Public Radio’s Incomplete Story on Aspen’sTaxpayer-Subsidized Housing

Taxpayer-subsidized Colorado Public Radio likes taxpayer subsidies. I know from personal experience that they even like Aspen’s taxpayer-subsidized housing program, where residents making as much as $186,000 receive million-dollar houses for dimes on the dollar.

Here’s the background. One of Colorado Public Radio’s reporters contacted me a few weeks ago, saying he’d seen my columns on the problem-plagued program. He wanted to talk more and asked to have a telephone conversation. I agreed, and we did.

In our short conversation, I mentioned some of the problems. He said he planned to visit Aspen to investigate a story and would like to meet with me to talk more. Again I agreed, and we left it that he would call me when he arrived. He never did.

His story was broadcast on Colorado Public Radio last week, is reproduced on its website and was circulated on social media. The gist of his story is that the taxpayer-subsidized housing program is a success but needs more taxpayer money for more houses for more young people because the existing residents are aging and never move out. (Why would they?) The article concluded that the program will become a taxpayer-subsidized retirement home unless the taxpayers cough up even more money.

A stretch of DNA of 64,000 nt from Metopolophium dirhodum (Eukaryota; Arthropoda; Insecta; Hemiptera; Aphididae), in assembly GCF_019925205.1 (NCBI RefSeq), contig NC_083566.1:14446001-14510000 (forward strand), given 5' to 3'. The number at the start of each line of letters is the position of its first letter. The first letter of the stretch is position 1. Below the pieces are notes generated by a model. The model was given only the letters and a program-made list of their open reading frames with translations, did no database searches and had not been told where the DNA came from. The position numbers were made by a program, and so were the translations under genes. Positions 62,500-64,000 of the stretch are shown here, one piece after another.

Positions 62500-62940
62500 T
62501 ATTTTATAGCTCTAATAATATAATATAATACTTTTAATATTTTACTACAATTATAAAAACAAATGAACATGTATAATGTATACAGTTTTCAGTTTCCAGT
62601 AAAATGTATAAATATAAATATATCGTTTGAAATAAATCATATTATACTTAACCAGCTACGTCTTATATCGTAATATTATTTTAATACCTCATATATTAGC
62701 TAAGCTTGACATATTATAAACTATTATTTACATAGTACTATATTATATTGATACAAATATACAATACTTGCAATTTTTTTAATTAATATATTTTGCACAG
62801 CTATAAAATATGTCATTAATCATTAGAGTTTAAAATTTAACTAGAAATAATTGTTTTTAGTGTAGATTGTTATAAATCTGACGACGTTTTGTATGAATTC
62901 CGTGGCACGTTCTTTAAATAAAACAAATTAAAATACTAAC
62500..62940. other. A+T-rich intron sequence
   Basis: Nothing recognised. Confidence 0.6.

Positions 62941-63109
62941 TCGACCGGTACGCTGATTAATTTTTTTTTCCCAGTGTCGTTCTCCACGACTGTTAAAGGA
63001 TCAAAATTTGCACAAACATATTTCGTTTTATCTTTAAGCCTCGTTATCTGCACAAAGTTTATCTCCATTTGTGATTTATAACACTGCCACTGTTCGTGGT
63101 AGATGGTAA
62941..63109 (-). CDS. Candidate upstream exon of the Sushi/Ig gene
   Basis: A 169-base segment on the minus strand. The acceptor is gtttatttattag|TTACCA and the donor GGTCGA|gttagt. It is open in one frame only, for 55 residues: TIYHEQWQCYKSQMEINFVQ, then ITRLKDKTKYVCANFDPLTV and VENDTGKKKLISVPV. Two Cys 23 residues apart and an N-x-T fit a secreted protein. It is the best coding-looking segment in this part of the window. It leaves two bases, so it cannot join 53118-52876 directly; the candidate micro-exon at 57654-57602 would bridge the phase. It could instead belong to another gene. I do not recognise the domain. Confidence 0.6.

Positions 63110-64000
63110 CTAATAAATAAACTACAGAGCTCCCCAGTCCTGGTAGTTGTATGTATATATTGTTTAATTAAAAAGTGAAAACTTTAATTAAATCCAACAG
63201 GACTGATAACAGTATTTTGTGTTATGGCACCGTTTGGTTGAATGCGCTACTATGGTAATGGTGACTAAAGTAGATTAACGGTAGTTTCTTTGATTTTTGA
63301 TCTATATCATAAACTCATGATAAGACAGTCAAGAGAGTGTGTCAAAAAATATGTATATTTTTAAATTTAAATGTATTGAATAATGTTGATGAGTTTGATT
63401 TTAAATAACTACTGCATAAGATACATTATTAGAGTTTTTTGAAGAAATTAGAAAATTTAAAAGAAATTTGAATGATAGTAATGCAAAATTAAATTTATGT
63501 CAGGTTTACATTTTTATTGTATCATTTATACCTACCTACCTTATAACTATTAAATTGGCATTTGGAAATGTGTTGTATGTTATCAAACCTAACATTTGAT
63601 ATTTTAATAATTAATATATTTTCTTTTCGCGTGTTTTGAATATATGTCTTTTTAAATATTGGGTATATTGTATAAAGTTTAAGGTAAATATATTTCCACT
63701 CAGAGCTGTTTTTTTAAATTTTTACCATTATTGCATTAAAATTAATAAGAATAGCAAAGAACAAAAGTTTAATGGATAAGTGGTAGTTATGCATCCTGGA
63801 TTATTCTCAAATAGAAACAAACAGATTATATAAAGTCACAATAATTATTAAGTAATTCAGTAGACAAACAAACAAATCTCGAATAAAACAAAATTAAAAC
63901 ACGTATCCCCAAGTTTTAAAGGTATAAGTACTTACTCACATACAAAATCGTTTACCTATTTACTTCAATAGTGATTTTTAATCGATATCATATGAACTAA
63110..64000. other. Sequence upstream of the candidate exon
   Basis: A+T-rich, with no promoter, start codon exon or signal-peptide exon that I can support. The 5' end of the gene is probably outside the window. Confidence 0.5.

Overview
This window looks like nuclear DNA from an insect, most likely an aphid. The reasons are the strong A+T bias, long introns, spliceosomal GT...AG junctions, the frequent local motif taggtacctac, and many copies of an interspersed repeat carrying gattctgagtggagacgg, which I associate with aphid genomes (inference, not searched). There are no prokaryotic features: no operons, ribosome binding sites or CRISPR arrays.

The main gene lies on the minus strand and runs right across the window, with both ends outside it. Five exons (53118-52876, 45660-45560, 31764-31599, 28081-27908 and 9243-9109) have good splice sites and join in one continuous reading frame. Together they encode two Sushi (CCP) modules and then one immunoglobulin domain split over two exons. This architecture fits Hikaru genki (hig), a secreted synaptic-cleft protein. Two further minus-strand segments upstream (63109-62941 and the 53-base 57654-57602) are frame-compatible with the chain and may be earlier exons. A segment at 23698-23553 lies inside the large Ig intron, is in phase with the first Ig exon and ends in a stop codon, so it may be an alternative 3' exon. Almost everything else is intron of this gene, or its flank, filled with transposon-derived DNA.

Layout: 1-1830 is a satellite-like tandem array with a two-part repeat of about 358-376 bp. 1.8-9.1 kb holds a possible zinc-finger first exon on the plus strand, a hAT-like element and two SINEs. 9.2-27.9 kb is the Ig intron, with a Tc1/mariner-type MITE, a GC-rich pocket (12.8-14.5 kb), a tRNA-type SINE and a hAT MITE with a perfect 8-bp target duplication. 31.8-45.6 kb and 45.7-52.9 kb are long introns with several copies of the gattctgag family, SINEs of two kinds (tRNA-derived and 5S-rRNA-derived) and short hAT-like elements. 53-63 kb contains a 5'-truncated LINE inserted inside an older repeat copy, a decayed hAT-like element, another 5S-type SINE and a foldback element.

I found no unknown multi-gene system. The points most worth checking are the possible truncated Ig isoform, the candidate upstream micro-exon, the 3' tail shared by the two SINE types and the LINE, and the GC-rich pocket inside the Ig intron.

That’s all true. But the CPR piece failed to mention many other problems that I touched on in my conversation with the reporter and would have detailed in our follow-up conversation. Continue reading

Panhandling in Paradise


I tried a new job here in Aspen.  I was a panhandler.

I made a cardboard sign saying “SURVIVED CANCER BUT LOST MY JOB,” which happens to be true (albeit a little misleading) and put on an old pair of jeans and a work shirt.

Then I moseyed over to the police station.  The police had no money for me, but did have advice.  They advised me Continue reading

Why Can’t We Be More Like Switzerland?

I came across a big runaway lawnmower as I recently walked along a country road in Switzerland. Or so I thought.

On further inspection, I saw a distant worker with a joystick controlling it remotely. Safely away from passing traffic, he used this remote-controlled lawnmower to neatly mow down weeds on the shoulder of the road. As I gazed slack-jawed at this contrivance, he must have thought, “Oh, another backward American.”

Switzerland is famous for its banking and pharmaceutical industries, but it’s also a technology center. It’s especially well-regarded for its machinery. The machine-tool industry of the northeastern United States Continue reading